It promises to be a severe flu season this winter, as illustrated by a rising number of cases in Washington, D.C., among numerous other places nationwide. Photo by Mic445/Flickr
WASHINGTON, Dec. 5 (UPI) -- It promises to be a severe flu season this winter, as illustrated by a rising number of cases in Washington among other places nationwide. The nation's capital had 702 reported cases at last count, up from 500 cases a week earlier, health officials said.
That compares with 12 positive flu cases at the same point -- the end of November -- a year ago in the District of Columbia.
For the entire 2022-23 flu season to date, 2,091 positive flu cases have been reported, the D.C. Health Department said.
"Seasonal influenza activity is high and continues to increase across the country," the Centers for Disease Control and Prevention said Friday in its latest weekly influenza surveillance report.
Most U.S. jurisdictions were reporting "very high" flu activity, CDC said.
CDC estimated that, as of late November, there had been at least 8.7 million illnesses, 78,000 hospitalizations and 4,500 deaths from flu across the country.
That included two influenza-associated pediatric deaths reported through a week ago, for a total of 14 pediatric flu deaths so far this season.
And CDC said the cumulative hospitalization rate in its tracking system is higher than the rate observed in "Week 47" in late November during every previous flu season since 2010-2011.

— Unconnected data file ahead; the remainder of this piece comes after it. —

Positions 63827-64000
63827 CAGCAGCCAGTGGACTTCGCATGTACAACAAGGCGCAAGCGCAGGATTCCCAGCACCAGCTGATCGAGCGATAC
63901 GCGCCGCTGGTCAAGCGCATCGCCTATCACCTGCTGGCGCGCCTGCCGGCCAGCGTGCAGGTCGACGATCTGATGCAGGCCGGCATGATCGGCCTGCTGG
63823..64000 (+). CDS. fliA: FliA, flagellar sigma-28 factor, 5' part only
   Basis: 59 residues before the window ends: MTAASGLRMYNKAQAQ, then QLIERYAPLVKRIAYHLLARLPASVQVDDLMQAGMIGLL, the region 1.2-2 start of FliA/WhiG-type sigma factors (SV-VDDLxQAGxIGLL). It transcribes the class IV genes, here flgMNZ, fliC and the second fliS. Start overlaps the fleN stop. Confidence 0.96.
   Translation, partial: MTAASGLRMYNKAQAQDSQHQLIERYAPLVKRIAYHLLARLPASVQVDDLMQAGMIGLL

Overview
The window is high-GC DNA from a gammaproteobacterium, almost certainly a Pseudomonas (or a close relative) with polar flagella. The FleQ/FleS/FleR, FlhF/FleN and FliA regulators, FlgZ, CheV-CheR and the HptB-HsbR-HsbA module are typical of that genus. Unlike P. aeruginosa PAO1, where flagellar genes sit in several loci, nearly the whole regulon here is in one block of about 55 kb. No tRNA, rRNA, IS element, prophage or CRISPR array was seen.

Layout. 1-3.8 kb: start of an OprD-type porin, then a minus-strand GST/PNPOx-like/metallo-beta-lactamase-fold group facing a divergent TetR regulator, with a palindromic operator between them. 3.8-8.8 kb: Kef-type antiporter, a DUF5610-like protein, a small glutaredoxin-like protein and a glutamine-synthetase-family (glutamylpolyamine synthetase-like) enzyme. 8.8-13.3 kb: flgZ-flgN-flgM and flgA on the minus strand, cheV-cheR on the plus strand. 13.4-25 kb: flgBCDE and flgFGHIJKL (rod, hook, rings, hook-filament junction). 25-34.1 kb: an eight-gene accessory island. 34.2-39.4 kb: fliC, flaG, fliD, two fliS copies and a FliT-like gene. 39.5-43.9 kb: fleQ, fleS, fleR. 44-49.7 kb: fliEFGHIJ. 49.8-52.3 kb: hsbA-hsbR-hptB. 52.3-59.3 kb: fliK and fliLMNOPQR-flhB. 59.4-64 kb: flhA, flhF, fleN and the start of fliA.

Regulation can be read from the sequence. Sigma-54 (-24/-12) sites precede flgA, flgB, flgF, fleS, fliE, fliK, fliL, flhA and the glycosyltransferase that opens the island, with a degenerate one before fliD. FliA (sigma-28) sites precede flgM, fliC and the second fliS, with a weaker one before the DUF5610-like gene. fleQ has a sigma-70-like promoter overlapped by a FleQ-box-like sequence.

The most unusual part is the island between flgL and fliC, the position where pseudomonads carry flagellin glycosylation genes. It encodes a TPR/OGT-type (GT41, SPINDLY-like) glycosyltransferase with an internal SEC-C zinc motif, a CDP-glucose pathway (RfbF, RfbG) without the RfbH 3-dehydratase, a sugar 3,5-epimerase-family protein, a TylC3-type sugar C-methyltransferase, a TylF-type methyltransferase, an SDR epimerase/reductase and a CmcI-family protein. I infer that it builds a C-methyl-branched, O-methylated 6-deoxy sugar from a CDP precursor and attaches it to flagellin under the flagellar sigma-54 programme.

CDC said the number of flu hospital admissions reported in the system during the week ended Nov. 26 almost doubled compared to the previous week.
Nationwide, 7.5% of outpatient visits for respiratory illness, as reported through a federal health tracking system, were for symptoms that included fever plus a cough or sore throat, also referred to as "influenza-like illness," as of Nov. 26. This's well above the national baseline of 2.5%.
In Washington, D.C., 15% of reported patient visits for respiratory illnesses were for influenza-like illness at latest count. That compares with 5% at the same time a year ago.
But some local public health officials are more worried about other respiratory illnesses -- at least for now -- amid the triple threat of influenza, COVID-19 and respiratory syncytial virus, known as RSV.
"RSV cases have caused the most strain to our health care system this respiratory disease season, so far," Dr. Michael Kilkenny, the physician director of the Cabell-Huntington, W.Va. Health Department, told UPI in an email Monday.
Kilkenny said local cases of RSV and influenza increased in October into November, according to the health department's latest available data through Nov. 30.
"Influenza began to decline late in November along with declining COVID cases," Kilkenny said, then "COVID cases increased last week to medium after dropping to low for one week just before Thanksgiving."
According to Kilkenny, improved data sharing among local public health and health care systems in the local health agency's jurisdiction is the direct result of "partnership strengthening" during the COVID pandemic.
"That local data, when analyzed in comparison with state and national data, allows our community to more effectively address its immediate needs regarding seasonal respiratory illness outbreaks," he said.
Nationwide, positive flu tests reported to CDC by clinical laboratories continue to rise, the agency said in its latest report. Of 130,584 specimens tested, 32,733, or 25.1%, tested positive for influenza. Virtually all tested positive for the flu's 'A' strain.
Of influenza A viruses detected and subtyped this season, 79% have been influenza A(H3N2) and 21% have been influenza A(H1N1), CDC said.
Yet, "all viruses collected and evaluated this season have been susceptible to influenza antivirals," CDC said.